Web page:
A new bill proposed by Republican legislators would allow companies to require their employees to submit to genetic testing and would give employers the ability to demand access to genetic and other health information.

The bill— HR 1313, or the Preserving Employee Wellness Programs Act—successfully passed through the House Committee on Education and the Workforce this week on party lines, with all 22 Republicans supporting the measure and all 17 Democrats opposed. The bill is expected to be included in a larger measure related to the Affordable Care Act that would require approval outside of the Republican’s current repeal and replace plan.

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Currently, allowing employers to access the genetic testing of their employees is prohibited by the Genetic Information Nondiscrimination Act (GINA). Passed in 2008, GINA made it against the law for employers to use genetic information to make employment decisions or to limit or classify employees in any way.

To circumvent this protection, the Republican-sponsored bill states that GINA and other protections designed to keep genetic and health information private don’t apply when the genetic tests are part of a “workplace wellness” program.

During a congressional hearing held last week, employer groups testified that the protections put in place for employees has an adverse effect on the wellness programs run by employers.

The American Benefits Council, a trade association that represents Fortune 500 companies and other large employers, testified that GINA “put at risk the availability and effectiveness of workplace wellness programs,” which in turn limited the employer’s ability to improve health and productivity.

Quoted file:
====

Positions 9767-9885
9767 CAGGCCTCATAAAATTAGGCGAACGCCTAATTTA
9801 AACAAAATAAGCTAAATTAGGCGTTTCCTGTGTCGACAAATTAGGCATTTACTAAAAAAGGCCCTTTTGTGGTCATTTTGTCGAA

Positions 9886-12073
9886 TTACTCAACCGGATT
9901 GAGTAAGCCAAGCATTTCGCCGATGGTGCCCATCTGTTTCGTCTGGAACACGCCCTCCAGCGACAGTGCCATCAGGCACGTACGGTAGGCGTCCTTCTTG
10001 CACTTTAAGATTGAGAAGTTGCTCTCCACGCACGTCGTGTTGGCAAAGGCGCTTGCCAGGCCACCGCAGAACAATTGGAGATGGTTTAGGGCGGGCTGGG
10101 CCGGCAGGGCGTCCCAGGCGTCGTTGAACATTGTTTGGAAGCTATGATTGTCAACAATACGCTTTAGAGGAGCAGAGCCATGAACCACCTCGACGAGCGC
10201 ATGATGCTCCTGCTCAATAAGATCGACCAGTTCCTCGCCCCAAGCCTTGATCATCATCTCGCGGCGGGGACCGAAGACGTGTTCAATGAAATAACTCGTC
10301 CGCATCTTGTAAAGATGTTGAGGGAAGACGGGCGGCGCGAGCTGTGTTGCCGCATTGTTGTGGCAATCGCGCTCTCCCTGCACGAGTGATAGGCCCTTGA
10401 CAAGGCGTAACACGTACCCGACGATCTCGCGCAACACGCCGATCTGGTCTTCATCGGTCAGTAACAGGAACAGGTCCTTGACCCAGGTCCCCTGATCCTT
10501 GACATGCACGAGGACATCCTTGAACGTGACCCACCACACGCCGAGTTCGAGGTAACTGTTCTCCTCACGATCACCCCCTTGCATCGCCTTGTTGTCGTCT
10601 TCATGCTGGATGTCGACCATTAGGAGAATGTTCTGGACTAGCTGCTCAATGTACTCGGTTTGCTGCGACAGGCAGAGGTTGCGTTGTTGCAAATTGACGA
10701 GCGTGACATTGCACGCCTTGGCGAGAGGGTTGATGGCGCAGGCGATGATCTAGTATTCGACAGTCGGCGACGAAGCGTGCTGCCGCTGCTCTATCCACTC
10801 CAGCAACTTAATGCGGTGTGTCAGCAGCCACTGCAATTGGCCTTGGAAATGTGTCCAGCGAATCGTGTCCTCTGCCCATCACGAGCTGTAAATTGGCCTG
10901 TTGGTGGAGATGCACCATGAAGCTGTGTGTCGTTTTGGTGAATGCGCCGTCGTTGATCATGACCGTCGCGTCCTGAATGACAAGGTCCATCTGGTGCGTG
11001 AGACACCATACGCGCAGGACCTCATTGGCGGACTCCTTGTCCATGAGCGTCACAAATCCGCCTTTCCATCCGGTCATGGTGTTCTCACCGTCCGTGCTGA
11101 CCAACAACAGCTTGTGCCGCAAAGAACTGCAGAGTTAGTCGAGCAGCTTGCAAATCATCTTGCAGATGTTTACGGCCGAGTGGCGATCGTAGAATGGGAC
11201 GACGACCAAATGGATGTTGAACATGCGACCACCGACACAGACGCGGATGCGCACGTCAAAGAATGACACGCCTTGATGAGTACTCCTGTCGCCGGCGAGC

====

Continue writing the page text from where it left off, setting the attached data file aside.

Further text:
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Workplace wellness programs—which often include programs like cholesterol screenings, health questionnaires, weight loss classes, etc.—are technically voluntary, though businesses have found ways to make participation essentially mandatory.

Employers can charge workers as much as 50 percent more for health insurance if they decline to partake in voluntary programs. The Equal Employment Opportunity Commission determined last year that programs are still considered voluntary even when they lead to financial penalties in the form of higher healthcare premiums for those who don’t participate.

Those same penalties for opting out of an employer’s wellness program would apply to genetic tests under the new bill, allowing employers to as for “voluntary” genetic tests that carry financial penalties for not participating.

The genetic information received by the companies would not include workers’ names but could still provide identifiable information, especially in smaller companies.

Derek Scholes, the director of science policy at the American Society of Human Genetics, said the bill “would force Americans to choose between access to affordable healthcare and keeping their personal genetic and health information private.”

“Employers would be able to coerce employees into providing their genetic and health information and that of their families, even their children,” Scholes wrote in a letter to the House Committee on Education and the Workforce.

It is unclear if employer wellness programs actually produce better health outcomes for employees. Studies published by the Rand Corporation, a nonprofit research institution, found that while wellness programs do produce some improvements in the health of employees, it doesn’t have enough impact to reduce the cost of health care and often doesn’t produce a return of investment.